Friday, September 28, 2012

The Largest Molecule

This is a bit of a puzzler that I don't have the answer to. I used to have the answer (or I thought I did), but not anymore. The question is this: what is the largest molecule? (By molecule, I am referring to something that has covalent bonds between the atoms. Metals and salts don't qualify.)

If you've never thought about this before, you might be thinking about biochemicals, such as various proteins or DNA. As far as the molecules that most chemists work with go, they certainly are very large, but they are positively microscopic to what follows.

As a polymer person, I always like to shock people and suggest some kind of everyday object like a bowling ball. These types of objects are made from large polymers chains that have been crosslinked together with covalent bonds. If crosslinked enough, all the polymer chains become part of the same network. Maxwell's Demon would be able to start at one atom and hop along the bonds to reach any other atom without having to jump to another molecule.

I used to think the largest molecule was a bowling ball, but given the core/shell construction used nowadays, I'm not so sure. Are outer and inner parts covalently bonded? I kinda doubt it. Another common suggestion are tires. The problem with that suggestion however, is that a tire is made up of more than just rubber. In car tires, there are large quantities of steel or other cords in the belts and also the rim bead that are not chemically bonded to the rubber. Also the carbon black isn't even "bonded" to the rubber, only adsorbed.

So what is the largest molecule? You could argue that just the vulcanized rubber in a tire is one large molecule (I can't disagree) and that therefore the largest tires would have the largest molecules as part of their construction. That's a good start, but I can think of crosslinked rubber materials that are still bigger.

What about roll goods, like EPDM or other rubbers that are used as moisture liners or commercial and industrial flat roofs? You can buy rolls that are 30 feet wide and a 100 feet long. Ignoring the carbon black again, these rolls might suggest to you that least in one dimension, they could qualify as the largest molecule. But I can think of a bigger molecule yet.

How about crosslinked HDPE (PEX) tubing? A quick search came up with 1 1/2" x 500 ft tubes - all a single molecule (except for the colorant). But since the EPDM and the PEX tubing are made in a continuous extrusion process, there really is no reason that you couldn't make even larger molecules. You're really only limited by your ability to roll up the finished goods.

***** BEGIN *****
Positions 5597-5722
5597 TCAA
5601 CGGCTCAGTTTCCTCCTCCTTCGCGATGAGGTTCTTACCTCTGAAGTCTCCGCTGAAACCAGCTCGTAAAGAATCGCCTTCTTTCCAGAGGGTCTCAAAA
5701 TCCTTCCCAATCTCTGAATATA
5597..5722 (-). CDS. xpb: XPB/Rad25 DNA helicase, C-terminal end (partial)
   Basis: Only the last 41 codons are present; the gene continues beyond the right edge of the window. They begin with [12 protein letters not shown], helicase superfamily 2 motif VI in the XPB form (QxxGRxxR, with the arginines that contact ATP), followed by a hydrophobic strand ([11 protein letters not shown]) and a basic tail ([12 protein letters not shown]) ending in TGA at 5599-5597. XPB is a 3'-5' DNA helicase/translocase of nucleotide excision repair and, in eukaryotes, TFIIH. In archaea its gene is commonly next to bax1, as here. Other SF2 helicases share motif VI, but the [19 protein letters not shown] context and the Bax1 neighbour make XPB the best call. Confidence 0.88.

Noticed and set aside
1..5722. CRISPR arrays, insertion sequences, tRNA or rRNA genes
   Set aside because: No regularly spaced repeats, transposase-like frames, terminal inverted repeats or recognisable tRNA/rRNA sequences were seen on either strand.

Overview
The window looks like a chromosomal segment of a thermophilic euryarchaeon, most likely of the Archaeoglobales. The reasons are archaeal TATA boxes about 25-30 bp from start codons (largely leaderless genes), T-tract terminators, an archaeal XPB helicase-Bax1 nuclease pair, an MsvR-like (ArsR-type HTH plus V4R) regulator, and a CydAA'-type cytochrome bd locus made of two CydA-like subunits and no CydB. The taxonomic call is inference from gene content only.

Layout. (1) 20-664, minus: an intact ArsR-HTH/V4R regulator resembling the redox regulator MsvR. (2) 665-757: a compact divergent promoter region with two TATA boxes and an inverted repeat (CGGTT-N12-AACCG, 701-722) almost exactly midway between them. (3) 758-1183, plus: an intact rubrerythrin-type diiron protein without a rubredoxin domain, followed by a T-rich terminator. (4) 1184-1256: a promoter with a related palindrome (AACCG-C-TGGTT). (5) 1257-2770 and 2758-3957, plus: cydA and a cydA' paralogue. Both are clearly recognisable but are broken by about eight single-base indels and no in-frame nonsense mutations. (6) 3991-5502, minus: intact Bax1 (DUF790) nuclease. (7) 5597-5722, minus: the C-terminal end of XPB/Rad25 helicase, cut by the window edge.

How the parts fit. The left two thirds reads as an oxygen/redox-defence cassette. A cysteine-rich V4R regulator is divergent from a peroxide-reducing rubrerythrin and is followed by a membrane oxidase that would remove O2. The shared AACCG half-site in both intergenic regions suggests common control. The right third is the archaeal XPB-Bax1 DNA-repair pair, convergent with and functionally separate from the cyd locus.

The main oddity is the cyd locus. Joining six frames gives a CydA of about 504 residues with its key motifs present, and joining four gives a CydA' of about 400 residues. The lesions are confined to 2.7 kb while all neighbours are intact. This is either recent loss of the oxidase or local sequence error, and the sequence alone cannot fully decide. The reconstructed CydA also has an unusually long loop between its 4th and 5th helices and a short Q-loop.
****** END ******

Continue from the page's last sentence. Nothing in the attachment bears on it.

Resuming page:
Or am I wrong? Is there still something out there that would be bigger yet? If you have a suggestion, please leave it in the comments. (Yes you can post anonymously.)


Brandon said...

Think bigger. There are apparently whole planets made of diamond, roughly the size of Jupiter.

John said...

Now that's big. Elizabeth Taylor never got a rock that big.

plop said...

Si-O bonds are considered covalent, as well as Si-O-Al-O (sialate) bonds (though the aluminum is also associated with an alkali ion). Quartz and feldspar can get huge.

John said...


There's no argument regarding the covalency. But to be single molecule, you could be no large than the largest single crystal, and a single crystal can still be made up of multiple molecules.

Leslee Hare said...

John, I'm no scientist, but this article seems (to me) to touch on some much more Universal topics, so I've re-blogged it to Spirit Train Chronicles...
Thanks & have a great weekend!

Morten Madsen said...

Properly made windmill wings, aren't they single molecules?

John said...


Thanks for the cross-posting.


Windmill blades are made of thermoset plastics (crosslinked and therefore a single molecule), but are also reinforced with carbon fibers. I don't think that there are covalent bonds between the thermoset and the carbon fiber. Regardless, you still have a very large molecule, one that I hadn't thought of.

Sergio Palazzi said...

Doesn't matter that inside a giant tire or a fibreglass ship hull there are also zilllions of zillions of other very smaller molecules. The fact is that it's highly probable that at least one single network of covalent bonds is rolling all over, and the Maxwell's demon can easily go all around the hull, always jumping on covalent bonds, and that's a single molecule (although resembling a sponge). Btw: that a molecule's boundaries may be recognised by walking along covalent "sticks" is also my favourite example for non-chemists and beginners.